Lord Torrington and His
Tours Round Britain.
By Penny Hampson
|Colonel John Byng, otherwise known as Lord Torrington (1743-1813).|
As a writer of historical novels, I try to do as much research as possible to ensure my stories feel authentic and of their time. This means reading lots of material created in or around the period in which my stories are set. Some of my favourite sources of information are letters and diaries — they not only tell you about events and daily life in the time they were produced, but also give invaluable, and sometimes unintentional, insights into the personalities of their authors.
The journals of Colonel John Byng, otherwise known as Lord Torrington (1743-1813), have been a great resource for me, particularly with regard to the towns and villages of England.
John Byng liked to travel, you see, and spent a portion of each year touring the country. His early career began in the army, where he was a lieutenant-colonel in the 1st Foot Guards (Grenadier Guards), but after leaving the army, he secured a post in the Stamp Office of the Inland Revenue, an occupation that required him to live in London. As he himself put it, his ‘early days were spent in Camps, His latter days were pass’d at Stamps’.
But John Byng preferred the countryside, so each year he escaped the capital for a time, to travel and explore. Another interesting fact about Byng is that he didn’t stay in the great country houses, even though his nieces had connections to Woburn, Weston Park, and Longleat. Byng stayed in local inns and taverns along his self-devised itineraries, and it is his descriptions of these that I find fascinating. Byng’s notebooks were first published as the Torrington Diaries in the 1930s, and I am fortunate to have a later, abridged edition, Rides Round Britain, which are accounts of fourteen of his journeys.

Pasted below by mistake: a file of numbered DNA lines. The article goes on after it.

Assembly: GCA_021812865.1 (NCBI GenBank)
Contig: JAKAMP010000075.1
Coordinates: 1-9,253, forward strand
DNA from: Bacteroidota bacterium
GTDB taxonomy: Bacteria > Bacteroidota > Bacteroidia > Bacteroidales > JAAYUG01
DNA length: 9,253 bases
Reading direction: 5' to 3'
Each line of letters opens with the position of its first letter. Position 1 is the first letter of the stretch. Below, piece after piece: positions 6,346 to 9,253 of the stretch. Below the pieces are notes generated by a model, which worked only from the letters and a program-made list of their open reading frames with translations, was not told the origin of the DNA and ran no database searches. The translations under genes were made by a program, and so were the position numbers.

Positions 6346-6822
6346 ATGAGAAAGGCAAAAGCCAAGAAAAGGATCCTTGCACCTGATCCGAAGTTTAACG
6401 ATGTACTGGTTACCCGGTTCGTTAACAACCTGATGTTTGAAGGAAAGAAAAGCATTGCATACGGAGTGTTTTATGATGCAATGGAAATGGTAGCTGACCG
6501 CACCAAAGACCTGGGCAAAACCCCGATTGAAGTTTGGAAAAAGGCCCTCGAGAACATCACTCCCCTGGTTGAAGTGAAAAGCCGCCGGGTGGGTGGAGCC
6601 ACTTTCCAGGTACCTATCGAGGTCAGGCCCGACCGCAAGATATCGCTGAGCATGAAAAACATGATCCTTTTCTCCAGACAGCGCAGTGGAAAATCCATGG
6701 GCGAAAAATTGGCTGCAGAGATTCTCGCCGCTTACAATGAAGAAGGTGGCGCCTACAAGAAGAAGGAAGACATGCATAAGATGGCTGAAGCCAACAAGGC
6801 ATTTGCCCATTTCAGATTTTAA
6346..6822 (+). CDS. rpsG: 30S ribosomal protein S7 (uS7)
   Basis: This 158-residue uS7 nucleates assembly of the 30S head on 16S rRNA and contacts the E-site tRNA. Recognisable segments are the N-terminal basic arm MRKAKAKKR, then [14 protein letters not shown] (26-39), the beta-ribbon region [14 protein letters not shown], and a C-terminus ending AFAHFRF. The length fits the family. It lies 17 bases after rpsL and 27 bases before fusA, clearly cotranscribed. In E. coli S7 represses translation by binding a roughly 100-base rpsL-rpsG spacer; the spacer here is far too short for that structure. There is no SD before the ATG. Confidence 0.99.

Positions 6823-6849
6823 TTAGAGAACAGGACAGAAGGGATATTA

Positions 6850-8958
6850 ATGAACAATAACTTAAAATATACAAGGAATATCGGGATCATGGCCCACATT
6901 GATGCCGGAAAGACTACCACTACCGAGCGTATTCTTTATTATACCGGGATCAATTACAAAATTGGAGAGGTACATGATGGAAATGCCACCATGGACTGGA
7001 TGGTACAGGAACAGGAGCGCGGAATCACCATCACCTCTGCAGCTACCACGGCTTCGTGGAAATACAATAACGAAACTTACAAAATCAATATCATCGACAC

Byng’s journeys were all undertaken on horseback, usually accompanied by a friend, or a manservant. It was the manservant’s job to look after the luggage, see to the horses, and ensure his master had the comforts of hot water, clean linen, and fresh clothes along the way. It was usual too, for the manservant to ride on ahead to arrange lodging and meals, ensuring his master acquired a superior bedroom and a private parlour at an inn. Being able to afford a manservant demonstrated that, even though he chose to travel on horseback, unlike many of his contemporaries who preferred the comforts of a private coach, Byng was a man of consequence.
Why did he choose to travel this way, and only in Britain? Byng enjoyed the out door life and thought he would not discover everything of interest from the enclosed comfort of a chaise. He also believed that there were as many interesting and picturesque places to see in Britain as there were on the Continent. ‘Talk not… of foreign parts, till you have seen and learnt something of your own country.’
At the time Byng was undertaking his tours, tour writing was becoming something of a fashion. He himself was surprised that he was ‘a man of mode’ by writing accounts of his travels. His purpose in recording was not to make a name for himself, but that ‘it may be the means of informing ignorant owners of what treasures of antiquity they possess and of stimulating them to the proper pride of guarding and preserving those remaining monuments of religion and grandeur which have escaped the ravages of reformation and civil wars and the yet more barbarous neglect of tasteless masters.’
I feel that, if he were alive today, Byng would still find plenty to keep him occupied in trying to preserve the treasures of the past from the depredations of developers.
He also has a more practical aim for his travel journals.
‘Most modern Tours are written (in my mind) too much in the style of pompous history; not dwelling sufficiently upon the prices of provisions, recommendations of inns, statement of roads, etc., so that the following travellers reap little benefit from them.
We learn a lot about all these aspects of travel through reading Byng’s account.
He also had something to say about the nation’s morals - ‘I proceeded very slowly to Bedfont and there dined at a table cover’d with cold ham, veal and beef; which gives a strong idea of a nation’s gluttony and waste (from such quantities of victuals being found at an alehouse) and that all its hopes and wishes are fixed on beef and beer.’